Flu Time—Memories of a child.

I had a little bird,
Its name was Enza.
I opened the window,
And in-flu-enza.

In October of 1918 200,000 people died in the United States from the Spanish Flu. Thirty-seven year old David Baltimore, a son of the Woolen Mills village died October 25, 1918.
How do we tell the story of a neighborhood? Through maps and legends, the reading of tea leaves, received mythology. Imperfectly. Through the memories of a child.

I was born in Richmond. My father was a conductor on the railroad, a yard conductor, in Richmond. I would think that the date would have been around 1916 when he developed an illness, I was born in 1914. He developed an illness, had a leaking valve in his heart and it killed him. He died when I was four and I came to live with my Uncle Cel in that brick house across the street here (1606 Woolen Mills Road),

See my father was brought here, from Richmond before he died. I think he lived here maybe eight to nine months, I don’t know how exactly how long, before he died.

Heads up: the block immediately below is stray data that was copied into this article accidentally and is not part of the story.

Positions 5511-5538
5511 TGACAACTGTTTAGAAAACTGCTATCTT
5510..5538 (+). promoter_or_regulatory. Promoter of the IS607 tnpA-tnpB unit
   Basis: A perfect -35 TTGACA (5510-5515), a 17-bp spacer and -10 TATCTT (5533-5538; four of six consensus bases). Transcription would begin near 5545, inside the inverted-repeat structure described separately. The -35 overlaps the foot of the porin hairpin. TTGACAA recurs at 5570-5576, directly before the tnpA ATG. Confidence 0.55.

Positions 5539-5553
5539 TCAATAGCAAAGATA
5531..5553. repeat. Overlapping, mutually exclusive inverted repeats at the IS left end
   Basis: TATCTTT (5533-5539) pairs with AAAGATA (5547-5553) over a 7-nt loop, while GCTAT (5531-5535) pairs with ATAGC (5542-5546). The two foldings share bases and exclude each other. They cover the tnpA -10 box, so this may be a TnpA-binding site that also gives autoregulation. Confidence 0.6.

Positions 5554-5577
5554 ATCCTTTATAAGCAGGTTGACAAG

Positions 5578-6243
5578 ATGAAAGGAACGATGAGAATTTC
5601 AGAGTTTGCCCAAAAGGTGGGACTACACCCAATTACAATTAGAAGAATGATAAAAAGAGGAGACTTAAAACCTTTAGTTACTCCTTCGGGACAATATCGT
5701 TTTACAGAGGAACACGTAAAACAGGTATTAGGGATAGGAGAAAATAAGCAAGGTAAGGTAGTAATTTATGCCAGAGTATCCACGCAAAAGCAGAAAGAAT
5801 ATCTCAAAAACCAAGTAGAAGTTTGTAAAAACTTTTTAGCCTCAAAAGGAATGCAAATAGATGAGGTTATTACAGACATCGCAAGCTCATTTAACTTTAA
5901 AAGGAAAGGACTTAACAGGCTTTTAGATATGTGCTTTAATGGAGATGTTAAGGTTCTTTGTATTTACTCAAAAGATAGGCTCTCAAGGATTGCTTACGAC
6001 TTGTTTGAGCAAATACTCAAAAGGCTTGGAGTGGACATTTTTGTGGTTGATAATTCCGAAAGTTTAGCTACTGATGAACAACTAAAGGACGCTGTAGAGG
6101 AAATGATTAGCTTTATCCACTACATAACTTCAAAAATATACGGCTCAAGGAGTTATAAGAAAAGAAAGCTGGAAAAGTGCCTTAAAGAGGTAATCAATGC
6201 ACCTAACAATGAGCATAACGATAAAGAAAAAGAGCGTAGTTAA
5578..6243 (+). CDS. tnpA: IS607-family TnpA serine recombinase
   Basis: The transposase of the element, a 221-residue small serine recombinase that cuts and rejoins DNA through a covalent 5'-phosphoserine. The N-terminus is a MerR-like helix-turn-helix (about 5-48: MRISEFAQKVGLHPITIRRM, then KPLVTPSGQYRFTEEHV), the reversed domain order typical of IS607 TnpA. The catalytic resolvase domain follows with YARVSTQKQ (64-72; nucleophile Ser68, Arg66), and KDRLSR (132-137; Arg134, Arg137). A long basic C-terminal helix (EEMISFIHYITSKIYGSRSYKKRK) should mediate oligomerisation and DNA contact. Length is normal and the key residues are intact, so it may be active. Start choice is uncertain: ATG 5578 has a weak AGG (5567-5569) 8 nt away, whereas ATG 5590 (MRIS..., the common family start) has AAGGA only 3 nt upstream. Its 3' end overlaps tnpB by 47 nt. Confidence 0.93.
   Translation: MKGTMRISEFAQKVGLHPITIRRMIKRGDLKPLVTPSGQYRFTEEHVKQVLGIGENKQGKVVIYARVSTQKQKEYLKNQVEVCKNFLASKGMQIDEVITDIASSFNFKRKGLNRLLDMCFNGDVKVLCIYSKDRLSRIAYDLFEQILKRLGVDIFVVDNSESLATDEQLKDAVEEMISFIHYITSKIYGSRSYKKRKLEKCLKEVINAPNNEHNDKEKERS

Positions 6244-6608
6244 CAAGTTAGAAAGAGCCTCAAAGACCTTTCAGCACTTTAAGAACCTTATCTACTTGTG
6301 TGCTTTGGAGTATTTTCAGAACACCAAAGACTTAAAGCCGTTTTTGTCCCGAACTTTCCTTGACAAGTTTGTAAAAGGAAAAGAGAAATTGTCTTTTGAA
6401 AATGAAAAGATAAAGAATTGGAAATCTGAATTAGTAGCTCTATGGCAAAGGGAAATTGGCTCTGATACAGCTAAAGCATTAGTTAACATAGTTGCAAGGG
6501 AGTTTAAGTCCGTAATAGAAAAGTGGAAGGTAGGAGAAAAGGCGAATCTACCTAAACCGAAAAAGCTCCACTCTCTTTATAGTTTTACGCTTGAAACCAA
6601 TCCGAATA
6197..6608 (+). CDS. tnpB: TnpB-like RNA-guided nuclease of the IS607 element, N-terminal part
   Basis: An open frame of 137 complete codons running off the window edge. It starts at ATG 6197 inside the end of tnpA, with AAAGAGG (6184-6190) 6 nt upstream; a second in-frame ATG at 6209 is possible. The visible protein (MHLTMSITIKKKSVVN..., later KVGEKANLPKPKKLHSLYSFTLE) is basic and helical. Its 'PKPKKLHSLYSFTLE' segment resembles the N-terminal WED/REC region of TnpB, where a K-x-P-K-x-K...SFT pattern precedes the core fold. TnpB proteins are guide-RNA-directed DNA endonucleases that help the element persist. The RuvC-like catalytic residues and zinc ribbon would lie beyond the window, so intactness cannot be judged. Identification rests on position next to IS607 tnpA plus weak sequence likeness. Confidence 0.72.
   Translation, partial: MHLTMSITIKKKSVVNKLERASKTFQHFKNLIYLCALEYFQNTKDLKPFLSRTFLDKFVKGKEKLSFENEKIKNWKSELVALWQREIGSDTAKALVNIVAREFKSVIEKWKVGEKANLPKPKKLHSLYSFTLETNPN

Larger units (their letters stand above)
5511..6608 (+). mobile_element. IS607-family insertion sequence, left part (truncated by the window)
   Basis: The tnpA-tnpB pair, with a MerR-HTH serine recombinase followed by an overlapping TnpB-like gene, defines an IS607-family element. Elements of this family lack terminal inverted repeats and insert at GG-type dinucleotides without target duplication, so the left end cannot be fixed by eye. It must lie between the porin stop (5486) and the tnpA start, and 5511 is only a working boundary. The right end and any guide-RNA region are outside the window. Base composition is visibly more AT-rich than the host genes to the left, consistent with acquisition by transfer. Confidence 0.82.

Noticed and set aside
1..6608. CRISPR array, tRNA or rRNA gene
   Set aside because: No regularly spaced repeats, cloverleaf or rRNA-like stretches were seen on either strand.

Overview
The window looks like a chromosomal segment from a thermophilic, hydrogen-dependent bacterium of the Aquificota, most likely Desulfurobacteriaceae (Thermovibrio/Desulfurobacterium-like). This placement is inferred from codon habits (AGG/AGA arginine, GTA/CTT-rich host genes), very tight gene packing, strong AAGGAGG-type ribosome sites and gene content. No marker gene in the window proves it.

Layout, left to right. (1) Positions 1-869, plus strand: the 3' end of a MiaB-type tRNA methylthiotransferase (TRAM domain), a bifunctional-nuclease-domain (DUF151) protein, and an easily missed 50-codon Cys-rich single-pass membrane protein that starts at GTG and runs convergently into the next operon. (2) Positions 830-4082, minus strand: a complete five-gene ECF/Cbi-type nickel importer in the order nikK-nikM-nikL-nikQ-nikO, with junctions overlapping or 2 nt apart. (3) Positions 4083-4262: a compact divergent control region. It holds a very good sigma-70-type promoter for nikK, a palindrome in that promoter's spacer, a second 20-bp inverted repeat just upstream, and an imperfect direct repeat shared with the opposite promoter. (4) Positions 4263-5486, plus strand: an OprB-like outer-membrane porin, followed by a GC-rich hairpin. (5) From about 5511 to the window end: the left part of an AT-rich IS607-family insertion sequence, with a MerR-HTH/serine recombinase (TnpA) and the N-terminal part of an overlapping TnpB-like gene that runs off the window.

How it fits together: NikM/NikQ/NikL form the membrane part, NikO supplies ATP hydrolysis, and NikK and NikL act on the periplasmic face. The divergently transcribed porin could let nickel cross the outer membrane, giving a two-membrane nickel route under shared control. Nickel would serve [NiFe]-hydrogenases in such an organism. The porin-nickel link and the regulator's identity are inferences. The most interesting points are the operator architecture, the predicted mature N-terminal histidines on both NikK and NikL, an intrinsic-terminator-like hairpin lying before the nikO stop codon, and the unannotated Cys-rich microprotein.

I vaguely remember him because I was just a little over four years old when he died. But I remember once he was sitting on the porch, I have a picture of him sitting on that porch over there, and there was a snake in the yard, and I was getting close to the snake and he cautioned me about it.
I can remember that
.- Roy Baltimore

Bettie Frances (Baltimore) Harlow stands with nephew Roy. Bettie was a weaver at the mill, paid by output, seven cents per yard of cloth produced. Her husband, Marcellus Carter Harlow, worked in the mill’s wet-finishing department. The Harlows were Aunt Bettie and Uncle Cel to young Roy